In an environment of 21st century demand from tech-hungry students, educators are largely stuck with out-of-date or insufficient training to keep up with demand. Particularly in the area of computer science (CS), schools need more qualified teachers.
“AP courses aren’t the biggest area of need,” adds Jennifer Capps, interim dean for the College of Professional Studies, Metropolitan State University of Denver. “Basic Computer science courses in K-12 are a bigger need as all students need some baseline information about computer science. Introduction courses would be a good place to start.”
For teachers looking to burnish their qualifications, Colorado-based STEMpath offers a 12- to 15-month program of coursework and work-based learning through in-industry externships. Cost is $12,000, and creators describe the program as a well-informed perspective of computer science, far beyond the traditional skills of coding and programming. Upon completion, educators are qualified to teach CS and may be eligible for salary increases.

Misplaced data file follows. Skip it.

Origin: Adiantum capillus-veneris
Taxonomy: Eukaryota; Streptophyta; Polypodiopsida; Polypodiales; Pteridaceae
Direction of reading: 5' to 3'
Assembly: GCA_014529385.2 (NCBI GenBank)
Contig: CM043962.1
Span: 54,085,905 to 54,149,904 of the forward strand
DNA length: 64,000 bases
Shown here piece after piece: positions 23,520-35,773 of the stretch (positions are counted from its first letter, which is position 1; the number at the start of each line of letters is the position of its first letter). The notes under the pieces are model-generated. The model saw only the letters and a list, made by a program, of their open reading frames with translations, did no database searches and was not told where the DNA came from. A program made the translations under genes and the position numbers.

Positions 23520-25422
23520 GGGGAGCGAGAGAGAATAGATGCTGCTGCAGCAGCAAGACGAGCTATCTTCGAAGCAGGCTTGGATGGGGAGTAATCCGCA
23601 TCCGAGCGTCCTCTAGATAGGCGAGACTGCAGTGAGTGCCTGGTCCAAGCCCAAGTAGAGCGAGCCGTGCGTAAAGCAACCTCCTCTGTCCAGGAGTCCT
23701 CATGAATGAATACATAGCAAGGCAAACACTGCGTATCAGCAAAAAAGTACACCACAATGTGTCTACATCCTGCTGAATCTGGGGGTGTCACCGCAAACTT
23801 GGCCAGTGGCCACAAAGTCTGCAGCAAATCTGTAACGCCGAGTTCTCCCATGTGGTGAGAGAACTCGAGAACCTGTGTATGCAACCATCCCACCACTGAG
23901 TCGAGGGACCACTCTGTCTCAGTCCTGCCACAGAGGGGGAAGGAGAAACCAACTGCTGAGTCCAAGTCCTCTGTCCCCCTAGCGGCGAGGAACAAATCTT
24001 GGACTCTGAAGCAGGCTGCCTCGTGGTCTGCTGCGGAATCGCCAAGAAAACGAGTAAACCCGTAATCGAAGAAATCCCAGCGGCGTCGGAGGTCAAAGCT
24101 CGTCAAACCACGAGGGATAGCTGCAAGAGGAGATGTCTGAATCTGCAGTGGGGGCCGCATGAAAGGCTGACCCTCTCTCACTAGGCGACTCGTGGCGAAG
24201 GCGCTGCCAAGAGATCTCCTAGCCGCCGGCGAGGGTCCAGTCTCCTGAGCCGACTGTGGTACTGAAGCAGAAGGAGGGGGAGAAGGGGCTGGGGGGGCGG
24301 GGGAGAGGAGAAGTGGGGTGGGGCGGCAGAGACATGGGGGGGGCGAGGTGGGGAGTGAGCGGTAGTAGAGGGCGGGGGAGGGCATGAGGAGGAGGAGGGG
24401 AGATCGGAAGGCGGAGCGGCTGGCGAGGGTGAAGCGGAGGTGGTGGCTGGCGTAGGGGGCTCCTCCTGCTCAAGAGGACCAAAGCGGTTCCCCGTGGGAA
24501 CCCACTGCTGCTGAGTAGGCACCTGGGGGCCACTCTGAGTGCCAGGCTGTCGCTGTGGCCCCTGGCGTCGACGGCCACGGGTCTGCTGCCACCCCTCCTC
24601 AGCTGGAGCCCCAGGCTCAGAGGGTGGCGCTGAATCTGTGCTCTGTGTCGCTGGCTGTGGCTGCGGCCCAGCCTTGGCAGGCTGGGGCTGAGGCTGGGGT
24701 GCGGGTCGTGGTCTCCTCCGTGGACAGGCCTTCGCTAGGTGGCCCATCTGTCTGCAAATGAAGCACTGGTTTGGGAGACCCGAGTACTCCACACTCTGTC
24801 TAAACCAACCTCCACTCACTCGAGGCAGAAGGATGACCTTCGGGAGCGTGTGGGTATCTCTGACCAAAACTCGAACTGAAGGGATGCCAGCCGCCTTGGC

“Right now, we cannot grow the number of students in robust programs or build new student programs without qualified teachers,” Lauth says. “We expect that the United States will need more than 30,000 secondary teachers qualified to teach CS by 2025. On the other hand, if CS training for teachers stays the same as it is now, we could expect a shortage of more than 23,000 teachers across the country, and Colorado is no exception to this shortage.”
www.edsurge.com, Greg Thompson
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